Exhibits     150  
 LVT Unit Agreement
 LVT Feedstock Purchase Agreement
 HDW Diesel Feedstock Purchase Agreement
 Consent of Ernst & Young, LLP
 Certification Pursuant to Section 302
 Certification Pursuant to Section 302
 Certification Pursuant to Section 906


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FORWARD-LOOKING STATEMENTS
 
This Annual Report on Form 10-K includes certain “forward-looking statements” within the meaning of Section 27A of the Securities Act of 1933 and Section 21E of the Securities Exchange Act of 1934. Some of the information in this Annual Report may contain forward-looking statements. These statements can be identified by the use of forward-looking terminology including “may,” “believe,” “expect,” “anticipate,” “estimate,” “continue,” or other similar words. The statements regarding (i) the Shreveport refinery expansion project’s expected completion date, the estimated cost, and the resulting increases in production levels, (ii) expected settlements with the Louisiana Department of Environmental Quality (“LDEQ”) or other environmental liabilities, (iii) the expected purchase price, goodwill, and future benefits and risks of the Penreco acquisition, (iv) future compliance with our debt covenants and (v) the probability of the achievement of a certain financial performance target related to executive compensation programs, as well as other matters discussed in this Form 10-K that are not purely historical data, are forward-looking statements. These statements discuss future expectations or state other “forward-looking” information and involve risks and uncertainties. When considering these forward-looking statements, unitholders should keep in mind the risk factors and other cautionary statements included in this Annual Report. The risk factors and other factors noted throughout this Form 10-K could cause our actual results to differ materially from those contained in any forward-looking statement. These factors include, but are not limited to:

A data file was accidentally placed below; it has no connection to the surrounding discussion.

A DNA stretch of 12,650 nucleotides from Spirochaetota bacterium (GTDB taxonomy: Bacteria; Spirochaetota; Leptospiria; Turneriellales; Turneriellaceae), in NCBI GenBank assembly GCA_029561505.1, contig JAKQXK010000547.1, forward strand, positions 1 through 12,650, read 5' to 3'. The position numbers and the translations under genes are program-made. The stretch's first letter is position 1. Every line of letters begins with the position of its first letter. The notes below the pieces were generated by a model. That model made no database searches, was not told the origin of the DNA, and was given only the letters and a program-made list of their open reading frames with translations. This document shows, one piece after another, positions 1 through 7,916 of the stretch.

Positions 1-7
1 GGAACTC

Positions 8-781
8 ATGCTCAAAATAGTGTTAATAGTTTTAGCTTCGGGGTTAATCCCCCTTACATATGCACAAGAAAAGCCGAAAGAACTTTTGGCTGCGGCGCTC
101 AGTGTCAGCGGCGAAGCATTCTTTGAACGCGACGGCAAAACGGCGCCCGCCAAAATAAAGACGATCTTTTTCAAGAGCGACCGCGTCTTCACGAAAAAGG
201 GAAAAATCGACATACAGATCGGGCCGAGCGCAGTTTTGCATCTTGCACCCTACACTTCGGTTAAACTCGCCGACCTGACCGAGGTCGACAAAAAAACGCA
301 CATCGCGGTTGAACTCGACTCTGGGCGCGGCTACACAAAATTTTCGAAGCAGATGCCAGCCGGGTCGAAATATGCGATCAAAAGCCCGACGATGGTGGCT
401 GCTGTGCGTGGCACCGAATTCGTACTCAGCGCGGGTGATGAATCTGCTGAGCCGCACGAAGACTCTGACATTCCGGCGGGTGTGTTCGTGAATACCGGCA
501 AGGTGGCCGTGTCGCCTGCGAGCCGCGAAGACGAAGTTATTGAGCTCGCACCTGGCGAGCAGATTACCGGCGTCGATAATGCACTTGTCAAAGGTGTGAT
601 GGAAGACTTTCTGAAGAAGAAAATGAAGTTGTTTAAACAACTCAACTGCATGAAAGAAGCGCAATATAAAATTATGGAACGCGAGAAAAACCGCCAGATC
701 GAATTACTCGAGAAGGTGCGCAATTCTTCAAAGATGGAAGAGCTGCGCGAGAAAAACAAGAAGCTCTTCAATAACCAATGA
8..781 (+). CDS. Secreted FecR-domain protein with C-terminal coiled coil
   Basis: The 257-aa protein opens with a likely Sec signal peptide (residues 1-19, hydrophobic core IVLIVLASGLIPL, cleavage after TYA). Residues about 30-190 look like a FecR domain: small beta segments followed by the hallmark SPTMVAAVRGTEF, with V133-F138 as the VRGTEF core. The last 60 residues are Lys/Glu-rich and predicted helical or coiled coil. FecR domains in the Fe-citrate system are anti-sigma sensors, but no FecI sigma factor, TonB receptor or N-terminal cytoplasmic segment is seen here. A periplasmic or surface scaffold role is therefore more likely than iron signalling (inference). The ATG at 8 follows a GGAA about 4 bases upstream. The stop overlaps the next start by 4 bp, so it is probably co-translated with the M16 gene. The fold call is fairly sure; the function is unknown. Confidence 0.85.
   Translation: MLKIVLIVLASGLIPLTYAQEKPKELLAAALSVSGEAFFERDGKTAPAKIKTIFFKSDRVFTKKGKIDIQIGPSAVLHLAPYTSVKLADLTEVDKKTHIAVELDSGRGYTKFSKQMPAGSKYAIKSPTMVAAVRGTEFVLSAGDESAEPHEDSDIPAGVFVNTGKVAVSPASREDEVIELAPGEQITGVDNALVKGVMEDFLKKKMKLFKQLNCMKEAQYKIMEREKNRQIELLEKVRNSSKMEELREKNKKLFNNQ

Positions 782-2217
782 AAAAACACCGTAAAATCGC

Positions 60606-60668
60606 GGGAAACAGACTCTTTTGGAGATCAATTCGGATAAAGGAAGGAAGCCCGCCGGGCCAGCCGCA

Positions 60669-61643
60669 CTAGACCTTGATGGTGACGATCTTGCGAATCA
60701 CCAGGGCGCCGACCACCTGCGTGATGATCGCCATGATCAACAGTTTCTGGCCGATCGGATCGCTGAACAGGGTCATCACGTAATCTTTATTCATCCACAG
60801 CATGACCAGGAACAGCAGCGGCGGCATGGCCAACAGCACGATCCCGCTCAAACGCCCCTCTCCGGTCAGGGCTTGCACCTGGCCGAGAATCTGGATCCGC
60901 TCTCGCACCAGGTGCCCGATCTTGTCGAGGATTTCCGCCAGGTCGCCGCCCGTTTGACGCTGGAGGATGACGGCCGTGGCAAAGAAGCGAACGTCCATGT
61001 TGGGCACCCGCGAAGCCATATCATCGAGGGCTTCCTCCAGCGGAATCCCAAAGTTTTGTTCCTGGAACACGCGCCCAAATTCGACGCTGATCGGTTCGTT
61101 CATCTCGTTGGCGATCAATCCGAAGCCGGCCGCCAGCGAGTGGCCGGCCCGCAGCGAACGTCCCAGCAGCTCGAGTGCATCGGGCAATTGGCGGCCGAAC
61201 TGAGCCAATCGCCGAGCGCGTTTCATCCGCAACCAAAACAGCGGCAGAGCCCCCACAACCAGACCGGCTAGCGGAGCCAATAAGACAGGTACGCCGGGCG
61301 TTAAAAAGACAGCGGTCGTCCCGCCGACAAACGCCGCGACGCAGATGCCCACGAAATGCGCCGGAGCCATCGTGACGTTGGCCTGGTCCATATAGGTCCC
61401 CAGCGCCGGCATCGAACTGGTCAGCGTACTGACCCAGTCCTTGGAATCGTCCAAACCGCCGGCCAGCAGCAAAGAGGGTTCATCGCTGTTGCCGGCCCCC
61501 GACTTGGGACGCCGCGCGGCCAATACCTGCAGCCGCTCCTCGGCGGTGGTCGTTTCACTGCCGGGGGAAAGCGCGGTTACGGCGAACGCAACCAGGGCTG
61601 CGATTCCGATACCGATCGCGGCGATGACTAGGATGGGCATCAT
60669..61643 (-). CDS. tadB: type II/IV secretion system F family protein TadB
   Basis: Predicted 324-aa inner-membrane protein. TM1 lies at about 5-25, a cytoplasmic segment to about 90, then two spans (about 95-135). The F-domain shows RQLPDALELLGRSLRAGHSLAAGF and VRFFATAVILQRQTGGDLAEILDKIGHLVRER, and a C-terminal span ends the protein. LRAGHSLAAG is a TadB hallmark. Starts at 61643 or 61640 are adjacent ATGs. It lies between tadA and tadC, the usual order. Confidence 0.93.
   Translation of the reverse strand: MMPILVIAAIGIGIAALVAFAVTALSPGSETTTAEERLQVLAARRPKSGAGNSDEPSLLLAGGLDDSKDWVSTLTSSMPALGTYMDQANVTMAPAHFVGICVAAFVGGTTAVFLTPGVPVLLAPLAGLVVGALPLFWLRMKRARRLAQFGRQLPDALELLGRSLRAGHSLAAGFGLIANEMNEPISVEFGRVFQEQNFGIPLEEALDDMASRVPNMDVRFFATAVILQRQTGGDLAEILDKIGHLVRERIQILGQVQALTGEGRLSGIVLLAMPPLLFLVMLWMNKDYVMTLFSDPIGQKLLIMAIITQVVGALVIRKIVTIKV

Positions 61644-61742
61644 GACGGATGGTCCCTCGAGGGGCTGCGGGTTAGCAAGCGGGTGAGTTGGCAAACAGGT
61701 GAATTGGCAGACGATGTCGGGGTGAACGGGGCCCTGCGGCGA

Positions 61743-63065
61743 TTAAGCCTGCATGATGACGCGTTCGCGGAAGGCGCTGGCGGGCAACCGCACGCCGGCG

•  the overall demand for specialty hydrocarbon products, fuels and other refined products;
 
  •  our ability to produce specialty products and fuels that meet our customers’ unique and precise specifications;
 
  •  the results of our hedging activities;
 
  •  the availability of, and our ability to consummate, acquisition or combination opportunities;
 
  •  labor relations;
 
  •  our access to capital to fund expansions or acquisitions and our ability to obtain debt or equity financing on satisfactory terms;
 
  •  successful integration and future performance of acquired assets or businesses;
 
  •  environmental liabilities or events that are not covered by an indemnity, insurance or existing reserves;
 
  •  maintenance of our credit rating and ability to receive open credit from our suppliers;
 
  •  demand for various grades of crude oil and resulting changes in pricing conditions;
 
  •  fluctuations in refinery capacity;
 
  •  the effects of competition;
 
  •  continued creditworthiness of, and performance by, counterparties;
 
  •  the impact of crude oil and crack spread price fluctuations and rapid increases or decreases;
 
  •  the impact of current and future laws, rulings and governmental regulations;
 
  •  shortages or cost increases of power supplies, natural gas, materials or labor;
 
  •  weather interference with business operations or project construction;
 
  •  fluctuations in the debt and equity markets; and
 
  •  general economic, market or business conditions.
 
Other factors described herein, or factors that are unknown or unpredictable, could also have a material adverse effect on future results. When considering forward-looking statements, you should keep in mind the risk factors and other cautionary statements in this Annual Report on Form 10-K. Please read Item 1A “Risk Factors Related to Our Business” and Item 7A “Quantitative and Qualitative Disclosures About Market Risk.” We will not update these statements unless securities laws require us to do so.


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References in this Annual Report on Form 10-K to “Calumet Specialty Products Partners,” “Calumet,” “the Partnership,” “the Company,” “we,” “our,” “us” or like terms, when used in a historical context prior to January 31, 2006, refer to the assets and liabilities of Calumet Lubricants Co., Limited Partnership and its subsidiaries of which substantially all such assets and liabilities were contributed to Calumet Specialty Products Partners, L.P. and its subsidiaries upon the completion of our initial public offering. When used in the present tense or prospectively, those terms refer to Calumet Specialty Products Partners, L.P. and its subsidiaries. References to “Predecessor” in this Form 10-K refer to Calumet Lubricants Co., Limited Partnership. The results of operations for the year ended December 31, 2006 for Calumet include the results of operations of the Predecessor for the period of January 1, 2006 through January 31, 2006. References in this Annual Report on Form 10-K to “our general partner” refer to Calumet GP, LLC.